Bread has a significance beyond mere nutrition in many cultures because of its history and contemporary importance. Bread is also significant in Christianity as one of the elements (alongside wine) of the Eucharist, [59] and in other religions including Paganism. [60]

In many cultures, bread is a metaphor for basic necessities and living conditions in general. For example, a "bread-winner" is a household's main economic contributor and has little to do with actual bread-provision. This is also seen in the phrase "putting bread on the table". The Roman poet Juvenal satirized superficial politicians and the public as caring only for "panem et circenses" (bread and circuses). [61] In Russia in 1917, the Bolsheviks promised "peace, land, and bread." [62] [63] The term "breadbasket" denotes an agriculturally productive region. In Slavic cultures bread and salt is offered as a welcome to guests. [64] In India, life's basic necessities are often referred to as "roti, kapra aur makan" (bread, cloth, and house). [65]

Words for bread, including "dough" and "bread" itself, are used in English-speaking countries as synonyms for money. [1] A remarkable or revolutionary innovation may be called the best thing since "sliced bread". [66] The expression "to break bread with someone" means "to share a meal with someone". [67] The English word "lord" comes from the Anglo-Saxon hlāfweard, meaning "bread keeper." [68]

Bread is sometimes referred to as "the staff of life", although this term can refer to other staple foods in different cultures: the Oxford English Dictionary defines it as "bread (or similar staple food)". [69] [70] This is sometimes thought to be a biblical reference, but the nearest wording is in Leviticus 26 "when I have broken the staff of your bread". [71] The term has been adopted in the names of bakery firms. [72]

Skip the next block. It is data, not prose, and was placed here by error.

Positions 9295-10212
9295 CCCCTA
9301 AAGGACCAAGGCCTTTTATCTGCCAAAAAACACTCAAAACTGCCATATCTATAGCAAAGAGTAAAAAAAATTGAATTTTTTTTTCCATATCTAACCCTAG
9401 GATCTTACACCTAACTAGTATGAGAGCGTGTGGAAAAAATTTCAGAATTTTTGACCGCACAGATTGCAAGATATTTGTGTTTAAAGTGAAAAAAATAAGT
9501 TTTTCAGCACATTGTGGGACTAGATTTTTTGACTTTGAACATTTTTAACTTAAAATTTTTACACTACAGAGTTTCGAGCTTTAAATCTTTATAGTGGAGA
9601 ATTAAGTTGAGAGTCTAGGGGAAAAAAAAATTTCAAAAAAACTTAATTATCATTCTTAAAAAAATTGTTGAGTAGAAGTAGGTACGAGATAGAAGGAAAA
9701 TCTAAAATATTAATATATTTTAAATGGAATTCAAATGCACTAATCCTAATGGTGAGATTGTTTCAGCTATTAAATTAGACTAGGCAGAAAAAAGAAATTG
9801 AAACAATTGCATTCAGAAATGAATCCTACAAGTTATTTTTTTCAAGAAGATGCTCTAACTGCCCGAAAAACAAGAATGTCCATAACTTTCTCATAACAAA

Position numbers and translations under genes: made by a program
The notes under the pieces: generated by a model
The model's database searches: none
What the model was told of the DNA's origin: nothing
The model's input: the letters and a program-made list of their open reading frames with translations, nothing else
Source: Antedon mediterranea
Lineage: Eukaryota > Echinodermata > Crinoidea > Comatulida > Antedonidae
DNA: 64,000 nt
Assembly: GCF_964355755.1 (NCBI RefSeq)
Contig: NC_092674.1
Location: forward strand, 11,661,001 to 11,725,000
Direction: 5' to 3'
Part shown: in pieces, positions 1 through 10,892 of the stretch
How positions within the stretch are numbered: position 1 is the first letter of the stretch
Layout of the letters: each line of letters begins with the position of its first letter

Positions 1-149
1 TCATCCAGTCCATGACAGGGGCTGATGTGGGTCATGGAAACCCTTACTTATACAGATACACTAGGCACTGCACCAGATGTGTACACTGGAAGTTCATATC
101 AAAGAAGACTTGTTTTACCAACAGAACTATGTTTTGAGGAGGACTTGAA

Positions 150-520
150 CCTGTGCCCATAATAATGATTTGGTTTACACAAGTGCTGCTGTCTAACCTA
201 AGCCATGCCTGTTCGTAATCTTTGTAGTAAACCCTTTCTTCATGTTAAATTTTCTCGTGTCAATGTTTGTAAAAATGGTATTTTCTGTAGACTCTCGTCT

See also

Related Research Articles

Flour Powder made by grinding cereal grains

Flour is a powder made by grinding raw grains, roots, beans, nuts, seeds, or bones. Flours are used to make many different foods. Cereal flour is the main ingredient of bread, which is a staple food for most cultures. Wheat flour is one of the most important ingredients in Oceanic, European, South American, North American, Middle Eastern, North Indian and North African cultures, and is the defining ingredient in their styles of breads and pastries. Corn flour has been important in Mesoamerican cuisine since ancient times and remains a staple in the Americas. Rye flour is a constituent of bread in central and northern Europe.